Yeah, this is when the episode takes a turn. It goes all-in on dark mysticism, leading to an awkward few minutes of television.
Strange starts with an uninterested Lovecraftian squid, similar to Captain Carter’s foe in an earlier What If…? episode.
This creature casually dismisses Strange’s sincere request. So, the Sorcerer Supreme goes dark. He starts consuming smaller beings.
Now, they’re presumably all quite evil. Still, this feels like a sequence from a Necronomicon cartoon, not Marvel.
Eventually, Strange absorbs enough beings that he can actually defeat the earlier squid.
In between, The Watcher speaks for the first time. He notes that he could intercede. In doing so, he’d risk the fate of all other universes, though.
The Watcher also correctly deduces that Strange is beyond listening to advice from wise people. He’s lost his way.
Twenty minutes into the episode, we know that Dr. Stephen Strange has lost his soul due to his thirst for power.
Obviously, a “twist” is in the offing. In this instance, The Ancient One has split him in twain, creating Strange Twins.
We’ve watched the evil version this whole time. Meanwhile, the “hero” version decided not to mess with time travel.
When he wakes up the morning after the second anniversary of Dr. Palmer’s death, he notices that corruption has bled into this world.
At this point, The Ancient One, who is currently dead, appears as a “splinter” or an “echo” of her former self.
Somehow, this dead thing can project herself into the story enough to inform Hero Strange of what Living Ancient One did. It’s…patently absurd.
Anyway, The Ancient One explains that she split the timeline, creating two different Stranges to line in one universe. Seems bad. How is that any better than what Strange did?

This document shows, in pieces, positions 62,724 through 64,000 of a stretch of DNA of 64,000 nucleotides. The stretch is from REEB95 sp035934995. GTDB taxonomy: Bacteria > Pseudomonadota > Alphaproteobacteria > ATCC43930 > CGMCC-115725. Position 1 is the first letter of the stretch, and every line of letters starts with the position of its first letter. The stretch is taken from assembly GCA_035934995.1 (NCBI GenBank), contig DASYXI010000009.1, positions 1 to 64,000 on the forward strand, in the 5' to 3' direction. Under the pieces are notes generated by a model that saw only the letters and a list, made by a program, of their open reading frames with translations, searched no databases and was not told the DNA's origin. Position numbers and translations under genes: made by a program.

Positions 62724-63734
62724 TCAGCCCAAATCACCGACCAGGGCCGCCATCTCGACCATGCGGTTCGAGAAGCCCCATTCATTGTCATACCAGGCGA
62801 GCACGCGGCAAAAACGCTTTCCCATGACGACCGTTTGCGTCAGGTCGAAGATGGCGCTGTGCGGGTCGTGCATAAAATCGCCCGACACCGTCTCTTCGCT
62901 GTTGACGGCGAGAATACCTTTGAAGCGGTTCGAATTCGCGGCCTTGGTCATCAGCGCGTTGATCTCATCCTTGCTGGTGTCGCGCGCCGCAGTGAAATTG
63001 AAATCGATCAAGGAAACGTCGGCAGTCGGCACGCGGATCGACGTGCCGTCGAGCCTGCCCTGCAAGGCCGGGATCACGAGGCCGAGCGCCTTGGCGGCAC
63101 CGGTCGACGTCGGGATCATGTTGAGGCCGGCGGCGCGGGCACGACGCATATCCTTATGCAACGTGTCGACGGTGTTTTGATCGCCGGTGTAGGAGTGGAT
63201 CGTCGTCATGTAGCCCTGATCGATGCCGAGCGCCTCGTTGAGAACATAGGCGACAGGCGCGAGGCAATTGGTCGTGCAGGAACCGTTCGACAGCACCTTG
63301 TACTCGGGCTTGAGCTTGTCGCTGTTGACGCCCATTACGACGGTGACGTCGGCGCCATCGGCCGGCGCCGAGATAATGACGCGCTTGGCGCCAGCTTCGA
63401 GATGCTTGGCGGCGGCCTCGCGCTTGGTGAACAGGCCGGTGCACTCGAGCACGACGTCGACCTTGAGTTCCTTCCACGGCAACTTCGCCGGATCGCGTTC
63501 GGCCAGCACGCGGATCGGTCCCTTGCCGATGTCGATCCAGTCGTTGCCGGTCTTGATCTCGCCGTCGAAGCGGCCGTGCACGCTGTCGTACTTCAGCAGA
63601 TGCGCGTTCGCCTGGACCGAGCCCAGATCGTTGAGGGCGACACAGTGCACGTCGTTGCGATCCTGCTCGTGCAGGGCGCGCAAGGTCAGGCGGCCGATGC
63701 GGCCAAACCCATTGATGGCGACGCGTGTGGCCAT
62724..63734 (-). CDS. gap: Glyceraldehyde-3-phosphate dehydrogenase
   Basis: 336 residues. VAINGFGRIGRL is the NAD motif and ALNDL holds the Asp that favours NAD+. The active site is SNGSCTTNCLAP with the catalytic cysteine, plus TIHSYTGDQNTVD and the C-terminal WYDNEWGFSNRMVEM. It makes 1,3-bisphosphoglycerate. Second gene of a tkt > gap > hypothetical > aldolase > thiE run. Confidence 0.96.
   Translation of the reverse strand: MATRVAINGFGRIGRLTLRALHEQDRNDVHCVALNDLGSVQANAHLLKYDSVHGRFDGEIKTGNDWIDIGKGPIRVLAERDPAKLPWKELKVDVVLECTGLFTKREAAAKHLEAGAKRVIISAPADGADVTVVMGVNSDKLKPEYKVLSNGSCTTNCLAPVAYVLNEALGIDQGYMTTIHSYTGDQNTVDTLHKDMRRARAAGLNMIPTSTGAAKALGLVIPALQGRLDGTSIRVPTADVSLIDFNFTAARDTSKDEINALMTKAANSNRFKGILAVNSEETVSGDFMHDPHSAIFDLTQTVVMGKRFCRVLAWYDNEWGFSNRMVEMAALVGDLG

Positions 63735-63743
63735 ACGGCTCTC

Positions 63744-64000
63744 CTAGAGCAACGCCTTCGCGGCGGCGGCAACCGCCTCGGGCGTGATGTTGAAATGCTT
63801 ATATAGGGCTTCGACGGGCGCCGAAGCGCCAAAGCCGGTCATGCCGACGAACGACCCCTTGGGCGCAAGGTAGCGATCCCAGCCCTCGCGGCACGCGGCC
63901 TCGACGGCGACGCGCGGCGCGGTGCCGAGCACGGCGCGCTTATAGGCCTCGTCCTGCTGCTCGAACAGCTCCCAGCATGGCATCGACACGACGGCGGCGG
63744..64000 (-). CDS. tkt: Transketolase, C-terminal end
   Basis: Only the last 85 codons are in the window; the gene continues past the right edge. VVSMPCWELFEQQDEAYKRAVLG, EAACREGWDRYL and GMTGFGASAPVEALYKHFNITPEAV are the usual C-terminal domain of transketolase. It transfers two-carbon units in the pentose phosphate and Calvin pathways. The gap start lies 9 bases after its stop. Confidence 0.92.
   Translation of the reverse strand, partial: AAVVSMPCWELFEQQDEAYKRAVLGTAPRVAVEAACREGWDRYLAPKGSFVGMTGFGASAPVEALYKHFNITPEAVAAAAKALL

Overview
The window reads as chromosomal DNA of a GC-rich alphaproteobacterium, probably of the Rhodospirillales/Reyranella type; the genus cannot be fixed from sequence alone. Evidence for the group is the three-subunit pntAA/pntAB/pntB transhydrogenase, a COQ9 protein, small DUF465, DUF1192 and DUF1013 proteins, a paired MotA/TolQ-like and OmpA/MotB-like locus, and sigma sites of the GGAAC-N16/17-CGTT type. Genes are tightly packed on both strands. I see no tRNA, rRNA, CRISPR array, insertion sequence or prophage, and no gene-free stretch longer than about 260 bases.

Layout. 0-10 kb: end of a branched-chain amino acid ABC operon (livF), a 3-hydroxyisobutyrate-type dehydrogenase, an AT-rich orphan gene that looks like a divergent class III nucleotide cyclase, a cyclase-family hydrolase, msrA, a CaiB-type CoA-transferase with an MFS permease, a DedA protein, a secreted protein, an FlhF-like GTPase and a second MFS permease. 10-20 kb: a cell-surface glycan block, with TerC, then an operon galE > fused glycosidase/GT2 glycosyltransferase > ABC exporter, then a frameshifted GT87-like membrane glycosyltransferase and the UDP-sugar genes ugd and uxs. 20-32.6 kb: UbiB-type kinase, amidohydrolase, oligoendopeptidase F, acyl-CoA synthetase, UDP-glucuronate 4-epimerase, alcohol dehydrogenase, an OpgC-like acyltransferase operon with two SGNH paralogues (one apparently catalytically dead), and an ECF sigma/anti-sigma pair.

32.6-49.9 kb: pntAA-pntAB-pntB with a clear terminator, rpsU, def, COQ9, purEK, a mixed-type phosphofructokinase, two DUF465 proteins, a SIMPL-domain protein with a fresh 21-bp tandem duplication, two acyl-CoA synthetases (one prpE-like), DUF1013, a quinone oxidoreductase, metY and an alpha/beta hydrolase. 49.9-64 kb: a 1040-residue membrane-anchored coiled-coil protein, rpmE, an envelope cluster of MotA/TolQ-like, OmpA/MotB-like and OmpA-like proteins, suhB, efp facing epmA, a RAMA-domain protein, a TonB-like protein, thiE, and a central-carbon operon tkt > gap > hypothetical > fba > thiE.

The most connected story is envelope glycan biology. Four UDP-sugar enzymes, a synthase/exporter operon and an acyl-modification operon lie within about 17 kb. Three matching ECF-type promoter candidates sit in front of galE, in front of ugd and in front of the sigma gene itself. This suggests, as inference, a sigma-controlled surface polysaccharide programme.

Anyway again, this entire bit of exposition exists to build to a fight between Strange Twins.
Hero Strange must battle his dark half because the fabric of reality is tearing.
Here’s where the twist comes into play. Evil Strange defeats and then consumes Hero Strange.
You may think that Hero Strange will then overcome Evil Strange from inside. Oh no, it’s not that type of story.
My wife briefly speculated that we could be seeing an evil Dr. Strange who later appears in Spider-Man: No Way Home. That…would have been better.
Let’s Talk about What If: The Ironic Twist
One of the running themes in What If…? comic books is that the ending features some sort of surprise.
This episode follows the same playbook. When Strange the Absorber wins, he turns back time to save Christine Palmer.
However, she cannot recognize him, as his appearance takes on the form of the various monsters he’s swallowed.
So, Christine has a near-death experience wherein she worries that she has gone to Hell.
Evil Strange tries to reassure her, but she understandably pulls away in fear.
Everything starts to implode…and I mean EVERYTHING. This entire universe begins to implode.
One fascinating sequence takes place as Evil Strange holds the collapsing universe together.
Suddenly, Strange stares up into the sky and asks The Watcher to stop this tragedy from unfolding.
The rather judgmental Watcher blames Strange for everything. The animation is perfect for this sequence.
Eventually, the seemingly omnipotent being states that he would happily punish Strange while saving the universe.
For whatever reason, that’s not possible, though. The Watcher indicates that meddling with events only leads to more destruction.
That statement is probably the mission statement of Phases Four and Five of the MCU. So, please remember that he said it during this otherwise disappointing episode.
The story ends with the collapse of the universe. So, that’s two straight weeks where happy endings weren’t on the menu…and three out of four episodes so far.
Overall, I’d give this episode a D. It actually got worse on the second viewing. If you liked it, I’m glad, though. Love what you love, my friends!